Archive for the Guest Posting Category

Effective Leadership – Guest Post from Marshall Lager, Third Idea Consulting

Posted in Conference Update, Guest Posting with tags , , , on November 11, 2009 by ryanzuk

I got a little bit of a surprise today in the Sage Summit breakout sessions. I was covering BB01, “Effective Team Leadership,” for a friend who couldn’t make it there due to a scheduling conflict. Normally, I wouldn’t be anywhere near a session like that because it’s outside my normal practice–I focus mostly on community use of social media, and the interaction of a business with its customers. Plus, as a self-employed consultant with no plans to hire staff, I didn’t hold out much hope of getting personal value.

Still, there was something in the description (“how leaders achieve bottom-line results through people”) that intrigued me. I showed up a few minutes late because I foolishly misremembered the room number–I was in the wrong building–and session leader George Hedley already had the group in full swing. I found a seat in the corner and dutifully started taking notes. At first I thought I was hearing yet another lecture by a motivational-speaker. But as I listened closer, I realized that some things are universal, applying to any project and any number of people. Here are a few of Hedley’s key points:

“People won’t change unless you do.” Makes sense to me; one of the definitions of insanity is trying the same thing repeatedly in hopes of different results. If your team is not meeting its goals, look to what you’re doing before you try to correct them.

“When you play Follow the Leader, you have to have your eyes open.” This goes for leaders as well as their teams. A person with closed eyes will lead others astray, and following with closed eyes doesn’t prevent stumbles. In an effective (if trite) demonstration, Hedley had the group follow instructions to fold and tear a sheet of paper with our eyes closed. The results were predictably scattered.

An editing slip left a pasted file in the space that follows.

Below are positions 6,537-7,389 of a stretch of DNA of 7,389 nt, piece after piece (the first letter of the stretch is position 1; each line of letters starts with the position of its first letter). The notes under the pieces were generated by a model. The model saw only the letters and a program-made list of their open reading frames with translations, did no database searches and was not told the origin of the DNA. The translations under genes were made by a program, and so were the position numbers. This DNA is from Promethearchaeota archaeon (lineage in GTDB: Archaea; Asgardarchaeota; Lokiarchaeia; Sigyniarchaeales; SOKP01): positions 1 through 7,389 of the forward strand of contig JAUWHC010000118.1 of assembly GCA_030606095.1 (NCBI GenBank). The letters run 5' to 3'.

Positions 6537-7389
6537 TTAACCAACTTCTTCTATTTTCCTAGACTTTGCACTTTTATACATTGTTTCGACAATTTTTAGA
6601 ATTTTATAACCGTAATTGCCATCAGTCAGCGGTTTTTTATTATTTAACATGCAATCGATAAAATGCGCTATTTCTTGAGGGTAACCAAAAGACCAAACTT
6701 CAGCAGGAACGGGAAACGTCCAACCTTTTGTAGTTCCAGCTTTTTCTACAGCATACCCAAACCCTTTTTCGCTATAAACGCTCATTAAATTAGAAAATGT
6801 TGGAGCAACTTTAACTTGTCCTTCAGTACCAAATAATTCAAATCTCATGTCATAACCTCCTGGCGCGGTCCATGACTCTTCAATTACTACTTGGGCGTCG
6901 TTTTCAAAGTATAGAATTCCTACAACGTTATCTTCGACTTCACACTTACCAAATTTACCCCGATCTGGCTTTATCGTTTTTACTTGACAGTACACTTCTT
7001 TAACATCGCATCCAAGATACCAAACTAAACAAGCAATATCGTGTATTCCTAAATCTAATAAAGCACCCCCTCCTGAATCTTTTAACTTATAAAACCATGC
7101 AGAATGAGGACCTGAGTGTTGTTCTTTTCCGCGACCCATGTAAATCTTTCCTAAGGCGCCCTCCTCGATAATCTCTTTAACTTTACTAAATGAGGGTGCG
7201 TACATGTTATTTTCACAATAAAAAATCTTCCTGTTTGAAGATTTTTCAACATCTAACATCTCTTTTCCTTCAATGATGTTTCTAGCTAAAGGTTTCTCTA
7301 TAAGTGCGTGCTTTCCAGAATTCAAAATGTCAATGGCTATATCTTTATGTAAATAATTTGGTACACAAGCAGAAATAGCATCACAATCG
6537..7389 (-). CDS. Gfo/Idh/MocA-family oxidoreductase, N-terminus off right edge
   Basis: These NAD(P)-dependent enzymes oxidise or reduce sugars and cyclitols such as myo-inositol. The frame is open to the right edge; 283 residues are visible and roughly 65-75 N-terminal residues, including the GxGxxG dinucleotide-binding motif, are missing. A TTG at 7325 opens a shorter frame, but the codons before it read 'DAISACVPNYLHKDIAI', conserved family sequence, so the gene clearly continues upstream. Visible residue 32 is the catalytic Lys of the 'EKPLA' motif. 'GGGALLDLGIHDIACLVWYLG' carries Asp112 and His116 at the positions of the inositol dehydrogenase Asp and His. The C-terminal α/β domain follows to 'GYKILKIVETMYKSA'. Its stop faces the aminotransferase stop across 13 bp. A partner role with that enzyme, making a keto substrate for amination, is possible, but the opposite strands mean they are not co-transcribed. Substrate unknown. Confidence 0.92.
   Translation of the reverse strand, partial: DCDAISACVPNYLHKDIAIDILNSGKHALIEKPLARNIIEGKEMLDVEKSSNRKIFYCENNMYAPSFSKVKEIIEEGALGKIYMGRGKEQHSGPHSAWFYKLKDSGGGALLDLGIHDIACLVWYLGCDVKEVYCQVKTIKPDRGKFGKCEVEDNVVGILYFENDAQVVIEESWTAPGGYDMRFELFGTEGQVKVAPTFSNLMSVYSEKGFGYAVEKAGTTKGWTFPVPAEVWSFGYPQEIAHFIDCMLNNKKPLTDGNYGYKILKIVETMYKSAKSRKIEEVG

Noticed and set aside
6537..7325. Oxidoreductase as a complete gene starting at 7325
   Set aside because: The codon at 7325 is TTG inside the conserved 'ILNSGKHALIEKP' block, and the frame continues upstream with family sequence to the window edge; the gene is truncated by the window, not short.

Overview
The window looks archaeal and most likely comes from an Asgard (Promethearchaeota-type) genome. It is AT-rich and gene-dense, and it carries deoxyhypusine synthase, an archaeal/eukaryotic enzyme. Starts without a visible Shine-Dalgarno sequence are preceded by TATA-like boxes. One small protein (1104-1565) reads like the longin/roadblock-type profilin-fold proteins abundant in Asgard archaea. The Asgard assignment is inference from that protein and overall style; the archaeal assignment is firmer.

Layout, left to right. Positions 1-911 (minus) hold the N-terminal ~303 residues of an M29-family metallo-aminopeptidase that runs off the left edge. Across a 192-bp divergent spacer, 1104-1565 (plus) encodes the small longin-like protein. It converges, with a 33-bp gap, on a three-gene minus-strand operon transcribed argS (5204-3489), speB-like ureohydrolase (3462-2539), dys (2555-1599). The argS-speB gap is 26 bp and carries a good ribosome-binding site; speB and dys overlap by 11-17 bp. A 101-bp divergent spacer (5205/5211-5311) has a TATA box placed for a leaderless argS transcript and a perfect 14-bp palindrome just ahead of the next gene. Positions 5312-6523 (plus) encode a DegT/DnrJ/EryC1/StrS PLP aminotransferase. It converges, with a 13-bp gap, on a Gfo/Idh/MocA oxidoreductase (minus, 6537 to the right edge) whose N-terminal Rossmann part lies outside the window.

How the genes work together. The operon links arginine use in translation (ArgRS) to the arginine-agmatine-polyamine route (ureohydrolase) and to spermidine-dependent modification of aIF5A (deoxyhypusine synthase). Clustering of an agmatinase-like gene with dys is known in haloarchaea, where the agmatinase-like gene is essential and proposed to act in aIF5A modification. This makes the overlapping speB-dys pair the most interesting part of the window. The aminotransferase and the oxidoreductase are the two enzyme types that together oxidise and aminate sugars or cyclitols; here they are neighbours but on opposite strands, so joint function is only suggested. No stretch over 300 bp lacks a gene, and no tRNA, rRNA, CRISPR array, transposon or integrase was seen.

“When you aim at nothing, you hit it every time.” This was one of several references to golf, in this case the driving range. Improvement in play comes from playing the game, keeping score, and seeing instantly what you’ve done right or wrong–not from smacking balls as far as you can.

What does it all mean?

Measurement is one of the keys to effective leadership. Leaders must have a vision of where they wish to lead, but the only way to connect that vision to results is to measure. This also provides the team with clear expectations of what they need to do and how they stack up against those expectations.

In the end, I realized that even a team of one needs leadership. Choosing a goal, identifying the steps needed to reach it, and measuring the progress is pretty much the only way to operate that makes sense. I’m glad I went to this session, and I never would have on my own initiative.

At least that’s my impression of the session. I’d like to hear what some of the other attendees got out of George Hedley’s session on effective team leadership. I’d have asked when it wrapped up, but it was the last session before lunch, so the crowd looked hungry and cleared out fast.

Marshall Lager is  founder and managing principal of Third Idea Consulting LLC, a firm founded to provide advice on the confluence of customer relationship management (CRM), social media, and brand management. He can be reached through his Web site and is @Lager on Twitter.


Guest Post from Liz Gold, Accounting Today

Posted in Guest Posting on November 10, 2009 by Alex K

It’s no secret that social networking is hot, hot, hot.

A lot of what I cover these days includes social media and how accounting firms are using the tools to enhance growth, recruit and retain young staff and become more technologically savvy. Firms are just now realizing the business development potential of social networking sites such as Facebook and Twitter and are creating policies and guidelines within their firms to keep everyone on the same page.

In August, Larry Ritter senior vice president and general manager of CRM Applications came to my New York office and talked about ACT! by Sage 2010. As many ACT! users most likely know, the contact management software is now leveraging social networking tools like Twitter, Facebook and LinkedIn.

It’s not exactly new news, since 2010 has been out now for a while.

But when I saw what it could do, I was, admittedly, kind of shocked.

And no, I haven’t been living under a rock.

The software lets an accounting firm or small business keep track of contacts and pull up people’s profiles on these popular social networking sites – a capability that can be great for learning more about the people you want to connect with, but a privacy issue for those who may not want to be connected to. And yes, I realize that once information hits the Internet, it becomes everybody’s business and you are accessible even if you don’t want or intend to be.